“History repeats itself, that’s the only thing we can really say,” Julee Cooke, centennial project director, told The Springfield News-Leader.
The good news for planners of centennial efforts is that last month’s twister didn’t touch any of the venues that will be used during the centennial celebration. Planning committee member Bethany Thomas says there are no changes to the schedule.
One part of the centennial celebration is a temporary history museum, which will be housed in Branson’s first gas station. It will feature artifacts and re-enactors dressed as historical Branson figures. One likely candidate for re-enactors is the town’s namesake, Reuben S. Branson, who opened a general store and post office in 1882.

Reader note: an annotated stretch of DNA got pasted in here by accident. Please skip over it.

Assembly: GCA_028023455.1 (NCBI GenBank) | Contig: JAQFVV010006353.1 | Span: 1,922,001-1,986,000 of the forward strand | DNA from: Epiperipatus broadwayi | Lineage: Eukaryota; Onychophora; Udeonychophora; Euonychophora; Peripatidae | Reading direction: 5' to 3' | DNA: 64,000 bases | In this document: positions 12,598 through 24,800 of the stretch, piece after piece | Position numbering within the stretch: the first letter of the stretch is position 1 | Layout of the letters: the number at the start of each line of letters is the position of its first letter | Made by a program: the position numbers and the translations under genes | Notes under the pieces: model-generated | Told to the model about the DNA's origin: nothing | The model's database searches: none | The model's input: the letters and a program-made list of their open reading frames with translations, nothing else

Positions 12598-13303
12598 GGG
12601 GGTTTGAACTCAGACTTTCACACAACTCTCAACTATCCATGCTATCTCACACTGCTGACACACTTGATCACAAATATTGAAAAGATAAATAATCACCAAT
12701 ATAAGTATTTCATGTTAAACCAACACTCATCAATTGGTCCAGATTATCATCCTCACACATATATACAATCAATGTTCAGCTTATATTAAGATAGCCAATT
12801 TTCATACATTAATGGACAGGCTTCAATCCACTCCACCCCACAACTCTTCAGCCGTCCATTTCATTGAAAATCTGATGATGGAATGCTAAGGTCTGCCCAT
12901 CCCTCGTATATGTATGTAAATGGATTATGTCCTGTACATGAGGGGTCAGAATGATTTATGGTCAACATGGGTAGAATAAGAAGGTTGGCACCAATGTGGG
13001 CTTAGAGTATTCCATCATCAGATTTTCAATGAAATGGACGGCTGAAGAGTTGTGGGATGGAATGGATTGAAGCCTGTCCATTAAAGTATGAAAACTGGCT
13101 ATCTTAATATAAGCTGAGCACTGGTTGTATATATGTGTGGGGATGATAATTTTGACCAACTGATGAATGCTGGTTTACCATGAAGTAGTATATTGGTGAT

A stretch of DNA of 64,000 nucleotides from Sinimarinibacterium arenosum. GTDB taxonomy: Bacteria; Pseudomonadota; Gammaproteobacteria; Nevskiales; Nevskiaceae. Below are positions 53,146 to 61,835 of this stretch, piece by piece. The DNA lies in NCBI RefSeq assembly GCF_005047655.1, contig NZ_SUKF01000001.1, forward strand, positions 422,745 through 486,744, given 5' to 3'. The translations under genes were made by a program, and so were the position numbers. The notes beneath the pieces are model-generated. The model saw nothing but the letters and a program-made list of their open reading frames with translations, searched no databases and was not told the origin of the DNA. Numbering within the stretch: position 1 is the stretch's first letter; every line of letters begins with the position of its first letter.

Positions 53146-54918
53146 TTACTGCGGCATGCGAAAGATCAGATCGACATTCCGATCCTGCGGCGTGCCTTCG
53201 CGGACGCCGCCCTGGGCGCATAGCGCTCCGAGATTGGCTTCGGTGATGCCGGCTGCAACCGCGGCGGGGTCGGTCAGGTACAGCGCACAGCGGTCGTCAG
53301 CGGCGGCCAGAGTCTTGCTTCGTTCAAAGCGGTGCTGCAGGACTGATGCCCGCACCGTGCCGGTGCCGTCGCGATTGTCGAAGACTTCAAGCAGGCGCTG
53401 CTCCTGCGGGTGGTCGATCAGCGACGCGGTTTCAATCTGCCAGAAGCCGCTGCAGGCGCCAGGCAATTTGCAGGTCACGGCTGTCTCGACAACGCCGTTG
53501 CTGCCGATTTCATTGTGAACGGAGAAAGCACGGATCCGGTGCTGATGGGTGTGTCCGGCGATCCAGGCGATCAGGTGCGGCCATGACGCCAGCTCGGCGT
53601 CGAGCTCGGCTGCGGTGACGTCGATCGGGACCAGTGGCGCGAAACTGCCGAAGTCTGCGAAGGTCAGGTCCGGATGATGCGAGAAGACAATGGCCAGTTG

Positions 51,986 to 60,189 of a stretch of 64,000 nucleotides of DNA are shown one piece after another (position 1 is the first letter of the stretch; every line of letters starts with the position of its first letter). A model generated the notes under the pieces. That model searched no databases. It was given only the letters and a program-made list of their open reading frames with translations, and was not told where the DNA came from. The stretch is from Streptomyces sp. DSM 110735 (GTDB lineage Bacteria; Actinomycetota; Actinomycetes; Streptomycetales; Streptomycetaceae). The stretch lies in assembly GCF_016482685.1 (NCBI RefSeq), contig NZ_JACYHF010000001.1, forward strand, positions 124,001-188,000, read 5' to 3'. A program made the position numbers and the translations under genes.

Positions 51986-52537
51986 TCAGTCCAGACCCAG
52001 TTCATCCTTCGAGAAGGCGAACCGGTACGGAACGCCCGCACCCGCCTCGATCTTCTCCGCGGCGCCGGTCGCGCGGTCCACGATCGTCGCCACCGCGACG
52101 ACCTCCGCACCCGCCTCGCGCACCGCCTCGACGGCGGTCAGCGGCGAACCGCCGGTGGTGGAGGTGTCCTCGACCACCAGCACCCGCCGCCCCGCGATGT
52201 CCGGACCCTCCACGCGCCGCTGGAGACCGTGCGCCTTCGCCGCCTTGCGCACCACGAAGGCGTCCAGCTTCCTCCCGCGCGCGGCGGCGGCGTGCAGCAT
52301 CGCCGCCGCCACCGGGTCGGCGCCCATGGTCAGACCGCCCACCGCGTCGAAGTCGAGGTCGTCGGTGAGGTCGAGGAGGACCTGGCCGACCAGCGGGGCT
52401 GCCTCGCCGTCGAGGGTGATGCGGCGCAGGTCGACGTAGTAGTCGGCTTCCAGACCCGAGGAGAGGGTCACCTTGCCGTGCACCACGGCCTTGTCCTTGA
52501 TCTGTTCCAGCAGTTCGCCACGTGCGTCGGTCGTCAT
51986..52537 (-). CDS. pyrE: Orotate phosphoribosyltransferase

“They’re going to be dressed up as these folks and give little spiels on what they’re doing,” Bonnie Herrmann, a member of the centennial planning committee, said. The major exhibits are expected to rotate out every few weeks, she said.
Cooke said she hopes a permanent museum can eventually be established.
The mayor, Raeanne Presley, and other officials will be dressed in period costumes April 1 and will re-sign a petition to incorporate the city.
The next major event in the celebration is the commemoration of the 100th anniversary of the sinking of the Titanic on April 14 at Titanic Branson, an attraction that tells the story of the ill-fated ship. That will be followed by a centennial celebration show April 15.